Home » Product » Die Strassen von Frankfurt a/Main
  • Author: Anonymous
  • Date: c1910-1915
  • Dimensions: 15 x 22.5 cms


From the collection of French poet Guillaume Apollinaire, a rare piece cartographic erotica designed as a street map of Frankfurt

About this piece:

Die Strassen von Frankfurt a/Main

Wood engraving. Uncoloured. Central horizontal fold. Fine example. Decorative ownership stamp of Guillaume Apollinaire (G A) to lower corner verso, with faint see-through to recto.

This remarkable piece of German cartographic erotica, from the private collection of the influential early 20th Century French poet and playwright, Guillaume Apollinaire [1889-1918], whose distinctive ownership stamp appears on the sheet verso, presents a street plan of the City of Frankfurt-am-Main in the form of an engraving of  a naked woman attired only in feathered hat, long dark gloves, leather boots and walking cane. From head to foot, her physical features are presented as roads, thoroughfares, buildings and viewpoints in the contemporary Frankfurt streetscape, many in the form of humorous double entendres & contextual puns.

This map bears close stylistic similarities to another German design entitled Neuster Plan von Berlin published in Hannover in 1918-19. This latter example depicts a reclining naked woman whose named features in this instance replicate those found on a street plan of contemporary Berlin.

Guillaume Apollinaire is one of the most influential of modern French poets. Originally of Lithuanian-Polish descent, he was probably born in Rome, where he was baptized, and was subsequently educated in Monaco at the Lycée Saint-Charles. His mother, Angelica de Kostrowitzky, was a demimondaine, seemingly kept by a string of wealthy lovers, in whose company she lived in Rome and later in the infamous gambling haunts of Nice & Monaco. Her father had been a valet to the Pope and though family legend claimed Apollinaire’s father was a Roman aristrocrat, many of his Parisian friends believed him to be the illegitimate son of a Roman prelate. His enduring reputation was established on two volumes of poems, Alcools [1913] and Calligrammes [1918], which radically overturned the traditions of nineteenth-century poetry in terms of both form and content. He introduced free verse, eliminated punctuation, and even wrote poems in the form of pictures & drawings as expressions of the freedom & dynamism of the new twentieth century.

A resident of bohemian Montmartre and friend of numerous artists, including Picasso & Braque, he wrote The Cubist Painters [1913], which first defined the true nature of cubism. He also was amongst the first to coin the term surrealism in 1917. In addition, from 1909 he helped edit for the Bibliotheque des Curieux, a collection of important erotic books, also assisting in the cataloguing of a repository of “forbidden books” in the Bibliothèque Nationale. Apollinaire’s explicit sexual eroticism is further revealed in Letters to Madeleine, a collection of until recently private, unpublished wartime correspondence between the poet and his lover Madeleine Pagès, a teacher of literature, whom he met on a train in October 1915.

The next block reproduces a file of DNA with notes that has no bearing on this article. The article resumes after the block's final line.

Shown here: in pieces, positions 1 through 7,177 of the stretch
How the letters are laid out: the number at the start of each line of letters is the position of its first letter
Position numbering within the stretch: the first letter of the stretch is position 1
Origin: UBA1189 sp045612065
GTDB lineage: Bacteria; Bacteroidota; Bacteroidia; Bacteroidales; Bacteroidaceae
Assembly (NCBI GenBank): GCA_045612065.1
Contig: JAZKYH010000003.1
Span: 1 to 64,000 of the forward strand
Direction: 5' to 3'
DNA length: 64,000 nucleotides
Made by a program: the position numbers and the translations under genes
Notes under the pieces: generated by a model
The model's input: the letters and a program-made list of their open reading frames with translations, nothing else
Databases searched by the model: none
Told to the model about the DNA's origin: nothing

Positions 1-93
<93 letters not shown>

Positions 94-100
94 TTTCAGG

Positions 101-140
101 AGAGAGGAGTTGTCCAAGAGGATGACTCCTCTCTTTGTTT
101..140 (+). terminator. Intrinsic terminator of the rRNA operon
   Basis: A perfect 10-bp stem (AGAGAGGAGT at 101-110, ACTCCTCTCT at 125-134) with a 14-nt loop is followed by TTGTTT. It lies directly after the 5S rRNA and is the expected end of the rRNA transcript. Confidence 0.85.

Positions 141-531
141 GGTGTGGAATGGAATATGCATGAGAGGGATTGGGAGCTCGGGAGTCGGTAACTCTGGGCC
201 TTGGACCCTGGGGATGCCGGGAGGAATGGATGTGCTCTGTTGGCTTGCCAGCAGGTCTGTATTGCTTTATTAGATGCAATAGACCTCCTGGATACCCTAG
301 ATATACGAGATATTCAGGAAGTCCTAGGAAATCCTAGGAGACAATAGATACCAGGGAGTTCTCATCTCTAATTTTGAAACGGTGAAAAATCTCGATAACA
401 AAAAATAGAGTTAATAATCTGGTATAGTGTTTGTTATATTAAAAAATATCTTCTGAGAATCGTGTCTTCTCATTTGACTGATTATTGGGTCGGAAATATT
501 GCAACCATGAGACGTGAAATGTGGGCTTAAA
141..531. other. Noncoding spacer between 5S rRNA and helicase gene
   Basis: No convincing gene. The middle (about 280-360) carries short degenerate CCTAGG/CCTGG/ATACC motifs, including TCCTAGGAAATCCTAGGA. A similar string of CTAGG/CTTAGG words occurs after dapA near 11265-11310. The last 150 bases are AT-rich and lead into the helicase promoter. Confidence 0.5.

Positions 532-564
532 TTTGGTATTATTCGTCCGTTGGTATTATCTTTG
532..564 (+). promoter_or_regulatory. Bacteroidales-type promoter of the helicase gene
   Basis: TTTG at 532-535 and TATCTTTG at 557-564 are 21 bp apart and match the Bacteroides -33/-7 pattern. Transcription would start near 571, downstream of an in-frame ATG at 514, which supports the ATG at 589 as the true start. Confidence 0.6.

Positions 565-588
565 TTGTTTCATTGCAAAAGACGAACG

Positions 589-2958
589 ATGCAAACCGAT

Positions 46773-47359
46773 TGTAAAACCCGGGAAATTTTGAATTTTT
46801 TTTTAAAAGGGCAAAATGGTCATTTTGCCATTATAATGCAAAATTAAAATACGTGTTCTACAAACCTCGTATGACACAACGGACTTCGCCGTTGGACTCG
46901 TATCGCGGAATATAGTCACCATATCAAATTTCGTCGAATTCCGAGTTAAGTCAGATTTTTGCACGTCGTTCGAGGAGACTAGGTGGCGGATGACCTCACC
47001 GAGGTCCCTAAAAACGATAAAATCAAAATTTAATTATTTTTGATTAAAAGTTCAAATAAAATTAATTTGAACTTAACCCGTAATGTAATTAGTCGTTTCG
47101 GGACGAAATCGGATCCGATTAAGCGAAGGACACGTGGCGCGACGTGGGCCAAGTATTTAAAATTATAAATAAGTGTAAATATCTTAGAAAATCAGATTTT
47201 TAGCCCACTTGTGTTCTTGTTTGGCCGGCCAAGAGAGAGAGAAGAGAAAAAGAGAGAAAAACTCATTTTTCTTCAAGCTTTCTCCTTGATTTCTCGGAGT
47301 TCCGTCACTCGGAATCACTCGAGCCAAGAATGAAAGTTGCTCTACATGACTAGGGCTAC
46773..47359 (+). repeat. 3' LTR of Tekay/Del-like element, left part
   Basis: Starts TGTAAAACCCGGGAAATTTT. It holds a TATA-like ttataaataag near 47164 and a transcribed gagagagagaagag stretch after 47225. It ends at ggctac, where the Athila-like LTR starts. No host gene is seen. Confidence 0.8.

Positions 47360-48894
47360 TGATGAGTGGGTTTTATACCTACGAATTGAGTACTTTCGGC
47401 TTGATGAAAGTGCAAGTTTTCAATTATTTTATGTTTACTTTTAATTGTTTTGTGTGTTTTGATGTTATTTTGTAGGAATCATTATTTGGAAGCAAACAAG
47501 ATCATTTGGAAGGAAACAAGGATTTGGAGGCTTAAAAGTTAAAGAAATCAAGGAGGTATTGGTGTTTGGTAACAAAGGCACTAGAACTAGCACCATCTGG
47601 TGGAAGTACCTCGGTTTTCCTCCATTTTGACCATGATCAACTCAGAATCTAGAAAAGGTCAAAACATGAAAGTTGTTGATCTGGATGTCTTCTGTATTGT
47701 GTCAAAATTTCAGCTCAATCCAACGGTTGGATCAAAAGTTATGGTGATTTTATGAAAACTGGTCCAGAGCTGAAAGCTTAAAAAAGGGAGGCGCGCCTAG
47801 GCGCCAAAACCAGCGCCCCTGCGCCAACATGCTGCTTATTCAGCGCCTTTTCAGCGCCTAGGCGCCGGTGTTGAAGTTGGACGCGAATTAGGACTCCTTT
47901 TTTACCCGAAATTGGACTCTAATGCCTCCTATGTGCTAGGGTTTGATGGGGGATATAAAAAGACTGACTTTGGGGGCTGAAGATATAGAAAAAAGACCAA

After being repeatedly refused French naturalisation, influential friends managed to secure his French citizenship through registration for the French army at the beginning of World War I. He finally enlisted in Nice in December 1914, initially serving with the 38th Artillery. Interestingly his military registration form notes that he spoke good German and that he was “a good enough walker [who] knows the Belgian and Prussian forest and the Rhineland region between Köln and Koblenz for having crossed them on foot”.

It seems more than probable that he acquired this map during his youthful walking tours of Germany during the pre-war years.

Wounded in the trenches in Picardy in March 1916. Pablo Picasso painted his portrait soon afterwards, the convalescent soldier with bandaged head & Legion d’Honneur medal proudly pinned to his chest. His later war service was as a military censor based in Paris. His remarkable life came to a tragically premature end during the Spanish influenza epidemic of November 1918. Aged just 38, he passed away in his Paris apartment just two days before the Armistice.

In recent years and particularly in this centenary period, it is Apollinaire’s position as one of France’s foremost war poets that has become more widely acknowledged, whilst his death has come to symbolize the wider sacrifice of the many foreigners and over 500 poets & writers who died fighting for France during the course of World War One.

Apollinaire’s distinctive ownership stamp, printed in the lower right corner of the verso of the sheet, features a shield bearing his initials G A placed either side of a central allegorical motif depicting a snake entwined around an arrow and clasping a rose in its mouth.

We have been unable to trace any other examples of this map or discover any additional information about its precise publication date & origins. Its interesting provenance & personal association with Apollinaire would probably be rewarded by further detailed research and investigation.